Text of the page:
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**Isothermal** refers to a process in which a system changes—whether it be the pressure, volume and/or contents—without the temperature changing. From the point of view of the first law of thermodynamics, this means that the internal energy of the system is unchanged, since temperature is a measure of the average kinetic energy of molecules within the system.^{[1]} This then looks like:

and consequently,

where:

- [math]\Delta U[/math] is the change in internal energy
- [math]Q[/math] is heat
- [math]W[/math] is work

What these equations mean is that the work input to a system must be *exactly* balanced by a heat output, and vice versa. If an insulated container containing air is compressed (decreasing its volume, positive [math]W[/math] value), then heat must be removed from the system in accordance (negative [math]Q[/math] value). In contrast, if a container is allowed to expand (negative [math]W[/math]), then heat must be added to the system in order to keep the temperature constant. To calculate work, an integration must be done to the formula [math]W = -∫pdV[/math]. This can also be thought of as calculating the area under the curve. However, due to the shape of the curve, it's not as simple of a calculation—in comparison to an isobaric process, for example. The formula below is the integrated equation, and will calculate the work done for any isothermal process:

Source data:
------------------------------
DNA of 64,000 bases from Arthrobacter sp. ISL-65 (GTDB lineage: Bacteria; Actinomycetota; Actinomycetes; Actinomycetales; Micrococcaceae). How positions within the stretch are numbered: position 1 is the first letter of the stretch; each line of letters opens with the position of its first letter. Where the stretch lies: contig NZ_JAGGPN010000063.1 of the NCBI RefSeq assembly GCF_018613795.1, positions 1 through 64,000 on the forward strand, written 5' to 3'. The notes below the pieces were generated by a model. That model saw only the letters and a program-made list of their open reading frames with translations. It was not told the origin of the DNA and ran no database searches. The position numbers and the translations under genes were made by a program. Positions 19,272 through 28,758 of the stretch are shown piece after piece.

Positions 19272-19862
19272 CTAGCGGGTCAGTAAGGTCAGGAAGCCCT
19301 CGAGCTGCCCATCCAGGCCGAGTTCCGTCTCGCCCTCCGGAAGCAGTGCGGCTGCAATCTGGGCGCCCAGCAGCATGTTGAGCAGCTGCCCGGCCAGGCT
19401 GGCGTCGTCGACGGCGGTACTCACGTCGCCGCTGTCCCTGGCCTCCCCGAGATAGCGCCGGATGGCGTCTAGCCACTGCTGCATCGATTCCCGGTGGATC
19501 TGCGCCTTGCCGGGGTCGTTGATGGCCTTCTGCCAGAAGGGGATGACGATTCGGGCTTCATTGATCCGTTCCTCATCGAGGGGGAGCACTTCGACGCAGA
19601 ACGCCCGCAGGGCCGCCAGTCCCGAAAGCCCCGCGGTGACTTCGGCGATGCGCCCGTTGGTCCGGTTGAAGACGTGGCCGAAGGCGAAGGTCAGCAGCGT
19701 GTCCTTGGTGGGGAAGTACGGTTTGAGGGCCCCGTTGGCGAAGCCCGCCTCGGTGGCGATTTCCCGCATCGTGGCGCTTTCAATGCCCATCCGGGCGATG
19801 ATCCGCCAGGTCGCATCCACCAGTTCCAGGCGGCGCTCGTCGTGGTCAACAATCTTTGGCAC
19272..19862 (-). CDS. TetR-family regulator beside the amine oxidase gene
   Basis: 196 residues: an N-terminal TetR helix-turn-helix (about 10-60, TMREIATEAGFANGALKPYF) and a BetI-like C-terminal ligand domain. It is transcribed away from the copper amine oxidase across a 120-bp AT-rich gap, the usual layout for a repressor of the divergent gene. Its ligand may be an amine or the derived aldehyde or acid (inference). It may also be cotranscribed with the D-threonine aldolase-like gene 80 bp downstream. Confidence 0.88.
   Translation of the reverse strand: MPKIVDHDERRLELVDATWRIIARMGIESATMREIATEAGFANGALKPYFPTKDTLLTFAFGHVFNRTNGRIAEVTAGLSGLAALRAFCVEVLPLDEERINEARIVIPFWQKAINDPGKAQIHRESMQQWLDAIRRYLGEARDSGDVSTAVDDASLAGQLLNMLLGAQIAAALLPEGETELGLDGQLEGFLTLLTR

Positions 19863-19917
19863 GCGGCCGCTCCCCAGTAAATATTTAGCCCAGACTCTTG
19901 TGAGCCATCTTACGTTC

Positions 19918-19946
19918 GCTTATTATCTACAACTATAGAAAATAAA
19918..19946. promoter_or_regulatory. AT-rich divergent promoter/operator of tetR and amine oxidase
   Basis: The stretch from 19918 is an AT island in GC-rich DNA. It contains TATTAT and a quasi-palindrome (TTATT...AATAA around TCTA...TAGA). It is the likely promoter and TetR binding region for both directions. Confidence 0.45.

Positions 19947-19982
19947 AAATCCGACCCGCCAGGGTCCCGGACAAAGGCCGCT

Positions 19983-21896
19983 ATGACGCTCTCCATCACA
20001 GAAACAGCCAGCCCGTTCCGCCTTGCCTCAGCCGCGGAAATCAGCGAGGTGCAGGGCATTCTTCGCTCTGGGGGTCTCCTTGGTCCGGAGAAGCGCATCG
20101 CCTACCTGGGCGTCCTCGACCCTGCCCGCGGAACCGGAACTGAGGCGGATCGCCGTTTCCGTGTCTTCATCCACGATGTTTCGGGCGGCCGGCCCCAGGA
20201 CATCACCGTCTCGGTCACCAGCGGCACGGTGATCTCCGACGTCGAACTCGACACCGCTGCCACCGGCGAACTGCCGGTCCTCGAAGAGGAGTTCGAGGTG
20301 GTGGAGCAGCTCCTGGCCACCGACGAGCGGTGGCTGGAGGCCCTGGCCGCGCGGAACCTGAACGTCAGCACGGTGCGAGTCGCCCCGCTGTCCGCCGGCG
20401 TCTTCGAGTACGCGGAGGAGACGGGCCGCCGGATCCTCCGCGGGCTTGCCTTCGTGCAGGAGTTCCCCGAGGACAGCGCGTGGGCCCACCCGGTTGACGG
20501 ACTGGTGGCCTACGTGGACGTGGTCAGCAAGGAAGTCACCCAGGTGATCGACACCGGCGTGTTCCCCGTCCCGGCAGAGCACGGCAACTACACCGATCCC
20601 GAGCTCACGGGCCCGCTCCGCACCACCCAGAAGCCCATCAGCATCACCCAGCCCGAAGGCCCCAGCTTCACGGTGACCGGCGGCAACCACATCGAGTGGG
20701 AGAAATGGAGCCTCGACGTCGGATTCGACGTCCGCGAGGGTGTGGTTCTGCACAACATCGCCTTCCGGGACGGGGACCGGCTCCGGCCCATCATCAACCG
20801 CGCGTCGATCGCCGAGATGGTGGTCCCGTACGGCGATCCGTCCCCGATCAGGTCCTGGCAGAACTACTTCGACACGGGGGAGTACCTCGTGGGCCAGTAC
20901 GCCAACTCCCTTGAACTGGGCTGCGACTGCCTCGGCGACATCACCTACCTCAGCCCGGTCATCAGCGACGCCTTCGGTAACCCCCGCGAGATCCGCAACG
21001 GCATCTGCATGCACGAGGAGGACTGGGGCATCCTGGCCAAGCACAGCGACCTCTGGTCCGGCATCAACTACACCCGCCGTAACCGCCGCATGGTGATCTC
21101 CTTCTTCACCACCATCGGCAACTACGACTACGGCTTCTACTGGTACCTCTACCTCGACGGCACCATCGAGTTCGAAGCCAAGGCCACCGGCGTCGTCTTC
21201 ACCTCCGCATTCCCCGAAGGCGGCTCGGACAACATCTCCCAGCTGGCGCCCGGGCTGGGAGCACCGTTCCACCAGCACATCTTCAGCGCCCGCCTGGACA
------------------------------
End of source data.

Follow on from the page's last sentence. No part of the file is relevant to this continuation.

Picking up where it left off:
where:

- [math]n[/math] is the number of moles
- [math]R[/math] is the ideal gas constant
- [math]p_{i}[/math] is the initial pressure
- [math]V_{f}[/math] is the final volume

The Carnot efficiency explaining the maximum thermal efficiency of a heat engine is derived by using isothermal processes, in which a thermodynamic cycle is completed with the use of 2 isothermal and 2 adiabatic processes.^{[3]} Phase changes are an example of isothermal processes, since the temperature remains constant until the phase change is complete.

The following video from UC Berkley's chemistry department explains the idea of an isothermal process with visuals.

- ↑ H. Gould and J. Tobochnik, "Temperature," in
*Statistical and Thermal Physics*, 1st ed., Princeton, NJ: Princeton University Press, 2010, ch.2, sec.4, pp. 35-38 - ↑ R. Knight, Physics for scientists and engineers. San Fransisco: Pearson Addison Wesley, 2008, p. 512.
- ↑ R. D. Knight, "The Limits of Efficiency" in
*Physics for Scientists and Engineers: A Strategic Approach,*3nd ed. San Francisco, U.S.A.: Pearson Addison-Wesley, 2008, ch.19, sec.5, pp. 540-542

Kailyn Stenhouse, Jordan Hanania, Bethel Afework, Jason Donev

Last updated: June 25, 2018

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